Sunday, August 8, 2010

The Damage the Peace Process Wrought

AP has an item about how elderly Gazans remember Israel fondly, while young ones who have never been there and never worked with Israelis have only hate. [I can't say why Haaretz chose to publish this piece from AP - after all, even interns at Haaretz know more about the subject than AP].

The article, predictably, mostly blames Israel, nothing to get worked up about. The reason I'm linking is because the phenomenon is true and important, even if the explanation is wrong. Prior to the First Intifada, between 1967-1987, Palestinians roamed freely throughout Israel, and large numbers of them worked in Israel. It wasn't an idyll, indeed, those 20 years set the stage for the next generation of violence, but at the time most Israelis and most Palestinians personally knew people from the other side. In Jerusalem this is still true, but in many other places on both sides it no longer is. The First Intifada began a process of mutual disengagement, and the so-called Peace Process dramatically accelerated it. Had it succeeded in creating two peaceful states alongside one another, it might not have mattered. The reality, however, has been that Israelis and Palestinians are physically separating, and the result is ever less familiarity, which enables ever more demonization. Talk about unintended consequences.


NormanF said...

The Arabs brought it upon themselves. They can stew in their own hate. Israel should not live a finger for them. If they ever regain their sanity, one day there may be peace.

There is nothing to get worked up about the Arabs today.

AKUS said...

I remember the thousands of Arabs that used to pour into Israel every day from Gaza along the Gaza- Ashkelon road, returning in the evening, earning what was a good wage for the cost of living in Gaza. But there were terrorists even then in Gaza - however, like on the WB today, Israel was able to keep them under control through a combination of working with the locals and employing relatively low levels of force. I used to travel to Jerusalem along the Jordan Valley road, usually stopping for a meal and coffee in Jericho.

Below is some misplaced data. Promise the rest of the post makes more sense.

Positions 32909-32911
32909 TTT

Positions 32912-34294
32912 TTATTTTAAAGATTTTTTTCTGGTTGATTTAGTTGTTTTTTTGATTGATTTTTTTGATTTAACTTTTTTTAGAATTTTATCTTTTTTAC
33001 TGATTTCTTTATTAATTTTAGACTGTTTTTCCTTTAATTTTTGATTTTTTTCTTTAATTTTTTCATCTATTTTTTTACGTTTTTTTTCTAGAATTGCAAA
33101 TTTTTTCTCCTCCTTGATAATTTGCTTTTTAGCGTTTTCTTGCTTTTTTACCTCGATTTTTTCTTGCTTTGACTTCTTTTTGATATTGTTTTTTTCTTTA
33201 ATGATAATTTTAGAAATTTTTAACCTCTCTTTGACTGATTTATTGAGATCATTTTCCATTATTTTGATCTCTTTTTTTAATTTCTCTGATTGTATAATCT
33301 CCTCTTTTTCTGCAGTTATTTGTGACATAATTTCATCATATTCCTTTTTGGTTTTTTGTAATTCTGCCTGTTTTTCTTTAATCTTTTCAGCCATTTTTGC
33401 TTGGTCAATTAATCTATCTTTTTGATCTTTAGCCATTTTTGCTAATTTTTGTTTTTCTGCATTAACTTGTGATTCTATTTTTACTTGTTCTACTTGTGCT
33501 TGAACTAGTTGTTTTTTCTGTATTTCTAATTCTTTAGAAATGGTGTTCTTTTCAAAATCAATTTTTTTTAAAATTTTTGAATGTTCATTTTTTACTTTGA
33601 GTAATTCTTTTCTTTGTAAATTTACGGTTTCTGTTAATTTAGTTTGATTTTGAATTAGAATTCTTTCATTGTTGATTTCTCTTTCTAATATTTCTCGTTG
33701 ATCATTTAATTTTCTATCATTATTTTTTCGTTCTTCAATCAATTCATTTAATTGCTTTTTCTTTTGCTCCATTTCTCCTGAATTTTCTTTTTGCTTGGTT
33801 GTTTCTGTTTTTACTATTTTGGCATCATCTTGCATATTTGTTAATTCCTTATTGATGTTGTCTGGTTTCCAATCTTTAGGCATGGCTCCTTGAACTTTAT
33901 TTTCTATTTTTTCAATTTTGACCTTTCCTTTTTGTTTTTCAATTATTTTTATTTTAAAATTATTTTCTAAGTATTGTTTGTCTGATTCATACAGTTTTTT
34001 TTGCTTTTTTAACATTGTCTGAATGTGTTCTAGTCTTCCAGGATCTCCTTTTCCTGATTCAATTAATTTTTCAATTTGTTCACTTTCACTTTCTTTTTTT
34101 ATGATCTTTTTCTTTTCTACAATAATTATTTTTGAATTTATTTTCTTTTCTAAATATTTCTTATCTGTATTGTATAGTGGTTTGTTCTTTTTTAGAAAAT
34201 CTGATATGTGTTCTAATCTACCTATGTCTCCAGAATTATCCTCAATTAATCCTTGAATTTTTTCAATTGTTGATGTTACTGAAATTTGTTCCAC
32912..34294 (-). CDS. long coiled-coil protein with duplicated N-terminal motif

Outside meddling by the US, EU and others has a lot to answer for.

Barry Meislin said...

...unintended consequences...

Well, it does sound good, certainly; but I'm not so sure that this is the case.

The question is: Unintended by whom?

Arafat, in his stated (in Arabic) policy of incremental conquest of the Zionist Entity, was quite clear of his strategy and the goals.

Brilliant man that he was.

(Let's wax a bit nostalgiac, shall we?: "Arafat: unwilling or unable to make peace".... Heh!)

And Abbas (clever albeit perhaps less imaginative apparatchik that he is) is nothing less than a better looking version of his master's voice.

(And there goes that familiar refrain: "Abbas: unwilling or unable to make peace".... Heh! Heh!!)

....On the other hand, if by "unintended" you mean, oh, say, Peres, Beilin, Rabin, Clinton, etc., including most Israelis, including yourself (dare I assume), then yes, "unintended consequences" sounds about right.

(Of course, "Haaretz" has the gall to ridicule people such as Benny Begin...., but then "Haaretz" cannot help itself, poor, poor publication....)

Anonymous said...

in this context I "liked" Peres description in his long recent interview on how he got "through" to Arafat, i.e. the desire to win even a wee bit in the contest blinds one to the other's incorrectibility or in a kinder view the victory of hope over experience.

When I read Peres description it reminded me very strongly of all the sound minded and knowledgeable people I have come across in the past months who try to reason it out with the "anti-Zios", and sadly enough it doesn't make any difference whether one stays polite or insults them.
But still one has to try something in the hope that one may find a crack in which one can drive a wedge that makes them at least shut up.
But that I think is the best one can hope for.
Arafat and his equally tuned may lap up getting honoured but their giving something in return doesn't mean that he will not retract it. He'll find a pretext no matter how many honours are bestowed on him.
(at least that is how smart whiners behave in office feuds)


Barry Meislin said...

...the victory of hope over experience....

By Jove, that's it!

Israel is love.

(With the IDEA of peace?)

And her love is playing---shall we say---"hard to get?"

And so she tries harder and harder, and gets more and more frustrated and blames herself and blames her love and blames herself and blames her parents until, until, until....

(This is beginning to sound like a really sordid, godawful romance....)

....until she talks herself to a very loud (if not very proud) desperate, despondent depression. (The author obviously adores alliteration...)

In the sequel, she decides to forego love altogether and join a bizarre Hassidic sect....where she meets....